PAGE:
I’ll cut straight to the chase, Adobe Lightroom 4 will use all available memory in a MacBook Pro, although how much you need depends on your workflow. Now for the long answer.
Using Activity Monitor on Mac OSX and running Lightroom 4, I monitored how much RAM was free or used. You can read about Activity Monitor on Apple’s website, but I’ll give a quick synopsis. The pie chart represents the computers total RAM, red and yellow is used and unavailable, respectively. Green is free and available. Blue is recently used but available. In brief, red and yellow is bad, but green and blue are good.
THE SIGNIFICANCE OF PAGE OUTS
One thing I learned from observing Activity Monitor is how much page outs reflected my Mac’s performance. Page outs happen when RAM is not available, and so the operating system chooses to write information to the hard drive. There was often page outs whenever my Mac would get sluggish or show the dreaded spinning beach ball of death. In my case, I also observed that page outs would occur even if there was inactive (blue) RAM which should be free to use. Page out were minimized only when there was plenty of free (green) RAM. More on this later.
ADOBE LIGHTROOM 4 WITH 4GB OF RAM
Let’s look at Lightroom 4 with 4GB of RAM installed on a 2012 MacBook Pro core i7 2.3ghz. After a half hour of running Lightroom 4 and iTunes, 1GB of RAM was available, plus there was already 179 MB of page outs. Over the course of a day and a half, I ran Lightroom 4 along side Photoshop, Safari, Mail, and iTunes. Out of 4GB of RAM installed, just 500MB were free, but the real sign of insufficient RAM is the whopping 4.77 GB of page outs.
Lightroom 4 did run okay during this time. Yes it did occasionally get sluggish but I never felt compelled to shut down and restart. Contrast this with my 2009 Core 2 Duo MacBook Pro which had 8GB of RAM but was nearly unusable with Lightroom 4. This is where RAM only tells half the story. Apparently, you can get by with less RAM if your processors are speedy.
ADOBE LIGHTROOM 4 WITH 16GB OF RAM
Now let’s look at the same 2012 MacBook Pro core i7 2.3 ghz with 16GB of RAM. After a full day of using Lightroom 4 along with several other programs, the Mac still had 4GB of free memory and only had 48 KB of page outs. After 5 days, the Mac was down to just 100 MB of free memory and wrote 2.3 MB of page outs. Lightroom 4 ran very well during this time. In the Lightroom develop module, I applied brushes and gradients in an attempt invoke slow downs but performance was quite snappy.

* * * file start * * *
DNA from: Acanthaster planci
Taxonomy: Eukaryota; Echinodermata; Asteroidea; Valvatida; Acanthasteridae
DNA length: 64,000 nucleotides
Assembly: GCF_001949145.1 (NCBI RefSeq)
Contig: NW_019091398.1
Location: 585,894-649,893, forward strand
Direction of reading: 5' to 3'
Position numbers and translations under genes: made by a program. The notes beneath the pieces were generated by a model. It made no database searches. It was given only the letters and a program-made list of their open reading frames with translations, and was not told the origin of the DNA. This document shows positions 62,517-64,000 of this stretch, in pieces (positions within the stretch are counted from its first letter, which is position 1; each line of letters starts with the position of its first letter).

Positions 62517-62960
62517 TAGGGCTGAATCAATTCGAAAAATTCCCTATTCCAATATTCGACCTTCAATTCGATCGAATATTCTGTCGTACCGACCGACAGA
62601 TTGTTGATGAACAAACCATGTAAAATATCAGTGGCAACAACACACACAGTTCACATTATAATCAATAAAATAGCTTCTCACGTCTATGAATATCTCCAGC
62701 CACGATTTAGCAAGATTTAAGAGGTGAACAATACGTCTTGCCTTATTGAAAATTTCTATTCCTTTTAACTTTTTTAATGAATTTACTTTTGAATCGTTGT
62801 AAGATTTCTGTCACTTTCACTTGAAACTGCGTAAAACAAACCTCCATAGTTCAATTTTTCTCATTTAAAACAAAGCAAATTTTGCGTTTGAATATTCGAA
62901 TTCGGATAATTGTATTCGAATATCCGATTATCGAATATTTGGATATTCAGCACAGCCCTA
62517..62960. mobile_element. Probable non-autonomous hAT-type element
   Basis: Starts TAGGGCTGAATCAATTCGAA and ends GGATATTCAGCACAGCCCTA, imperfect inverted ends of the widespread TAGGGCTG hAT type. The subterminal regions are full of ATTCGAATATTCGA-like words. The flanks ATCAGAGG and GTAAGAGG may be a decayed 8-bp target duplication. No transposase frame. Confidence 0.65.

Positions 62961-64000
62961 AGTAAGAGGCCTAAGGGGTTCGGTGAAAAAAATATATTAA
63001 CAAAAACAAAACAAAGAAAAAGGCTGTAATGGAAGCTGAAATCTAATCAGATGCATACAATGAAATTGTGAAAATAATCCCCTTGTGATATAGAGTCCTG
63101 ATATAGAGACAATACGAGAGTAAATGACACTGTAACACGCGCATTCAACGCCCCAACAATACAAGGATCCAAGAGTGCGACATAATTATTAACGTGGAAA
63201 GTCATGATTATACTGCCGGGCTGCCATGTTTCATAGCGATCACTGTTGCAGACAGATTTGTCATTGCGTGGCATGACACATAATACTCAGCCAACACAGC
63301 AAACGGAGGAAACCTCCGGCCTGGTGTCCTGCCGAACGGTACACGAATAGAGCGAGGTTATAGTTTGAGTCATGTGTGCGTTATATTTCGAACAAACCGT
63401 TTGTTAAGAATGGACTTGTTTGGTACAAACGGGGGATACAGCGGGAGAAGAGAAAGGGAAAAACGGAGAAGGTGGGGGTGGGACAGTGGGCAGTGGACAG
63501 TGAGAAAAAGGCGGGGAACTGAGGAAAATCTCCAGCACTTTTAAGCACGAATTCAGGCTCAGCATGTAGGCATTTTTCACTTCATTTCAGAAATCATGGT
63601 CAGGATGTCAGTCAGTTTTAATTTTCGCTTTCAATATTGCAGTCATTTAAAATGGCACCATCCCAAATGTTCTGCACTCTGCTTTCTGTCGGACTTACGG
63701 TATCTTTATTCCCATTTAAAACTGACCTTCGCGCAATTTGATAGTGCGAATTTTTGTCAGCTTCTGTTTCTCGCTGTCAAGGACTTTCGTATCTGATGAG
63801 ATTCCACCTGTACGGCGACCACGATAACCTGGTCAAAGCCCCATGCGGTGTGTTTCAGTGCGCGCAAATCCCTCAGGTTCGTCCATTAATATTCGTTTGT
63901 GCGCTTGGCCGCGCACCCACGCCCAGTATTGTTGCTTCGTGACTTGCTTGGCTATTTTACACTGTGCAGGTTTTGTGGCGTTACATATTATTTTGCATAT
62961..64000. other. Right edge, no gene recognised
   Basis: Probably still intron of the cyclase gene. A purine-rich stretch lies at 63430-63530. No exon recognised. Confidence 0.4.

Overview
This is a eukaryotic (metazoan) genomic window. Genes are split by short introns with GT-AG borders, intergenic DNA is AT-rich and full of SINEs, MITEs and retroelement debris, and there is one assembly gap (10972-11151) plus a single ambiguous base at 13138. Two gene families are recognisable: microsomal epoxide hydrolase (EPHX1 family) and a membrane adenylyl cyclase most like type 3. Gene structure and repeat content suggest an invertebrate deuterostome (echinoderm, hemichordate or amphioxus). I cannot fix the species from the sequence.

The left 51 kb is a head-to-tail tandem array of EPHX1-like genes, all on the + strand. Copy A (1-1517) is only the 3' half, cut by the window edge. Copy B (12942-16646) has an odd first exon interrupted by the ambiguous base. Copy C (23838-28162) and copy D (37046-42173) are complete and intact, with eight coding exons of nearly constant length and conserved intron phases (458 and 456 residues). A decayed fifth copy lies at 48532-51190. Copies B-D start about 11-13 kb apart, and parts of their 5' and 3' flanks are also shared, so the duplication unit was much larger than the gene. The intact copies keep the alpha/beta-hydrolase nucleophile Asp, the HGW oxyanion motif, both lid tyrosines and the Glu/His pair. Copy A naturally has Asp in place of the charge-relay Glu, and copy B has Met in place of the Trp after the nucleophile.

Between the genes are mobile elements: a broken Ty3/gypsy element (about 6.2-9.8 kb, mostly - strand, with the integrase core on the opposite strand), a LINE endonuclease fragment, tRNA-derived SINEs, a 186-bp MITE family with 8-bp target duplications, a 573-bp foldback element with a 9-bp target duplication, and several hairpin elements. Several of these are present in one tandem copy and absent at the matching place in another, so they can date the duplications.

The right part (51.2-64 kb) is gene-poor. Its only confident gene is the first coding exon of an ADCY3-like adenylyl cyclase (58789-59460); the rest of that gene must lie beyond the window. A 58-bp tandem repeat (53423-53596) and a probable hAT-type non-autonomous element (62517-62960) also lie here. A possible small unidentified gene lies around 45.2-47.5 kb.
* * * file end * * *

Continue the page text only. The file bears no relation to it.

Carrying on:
HOW TO QUICKLY USE 16GB OF RAM WITH LIGHTROOM 4
When running Lightroom 4, viewing many full screen previews will consume nearly all available memory. I was able to quickly use 13GB of RAM scanning through 500 full screen previews in 30 minutes. It seems that Lightroom will store recently viewed previews in RAM. This is a good scenario, since Lightroom can quickly grab those previews out of memory should they be needed again.
So, on one hand, 16GB of RAM will greatly reduce the sluggishness that occurs during page outs and will allow you to work without restarting for much longer. However, cycling through a few hundred previews will quickly consume most of 16GB of RAM and likely much more if available.
CONCLUSIONS AND RECOMMENDATIONS
In my observation, Lightroom will take full advantage of any available RAM on a MacBook Pro. The more previews you load, the more RAM is used. 16GB of RAM allowed Lightroom 4 along with several other programs to run for several days. With 4GB of RAM, Lightroom ran well but did exhibit occasional sluggishness. But on an older system, a Core 2 Duo machine, 8GB of RAM did not overcome the aging processors. Apply these observations to your own experience to determine your purchasing. I recommend at least a quad core Mac, then as much as RAM as you can reasonably purchase. It's my observation that the processors are much more important than RAM.
These are subjective conclusions based on my experience using very limited test machines. I’ve made some conclusions about memory and page outs based on observing Activity Monitor. I did not give a hard answer to the question, “How much RAM does Lightroom need?,” because it depends on your own work habits and what processors are in your Mac. A new Mac with a faster processor can run Lightroom 4 smoother than an older Mac with more memory. Feel free to send me any insightful comments via email.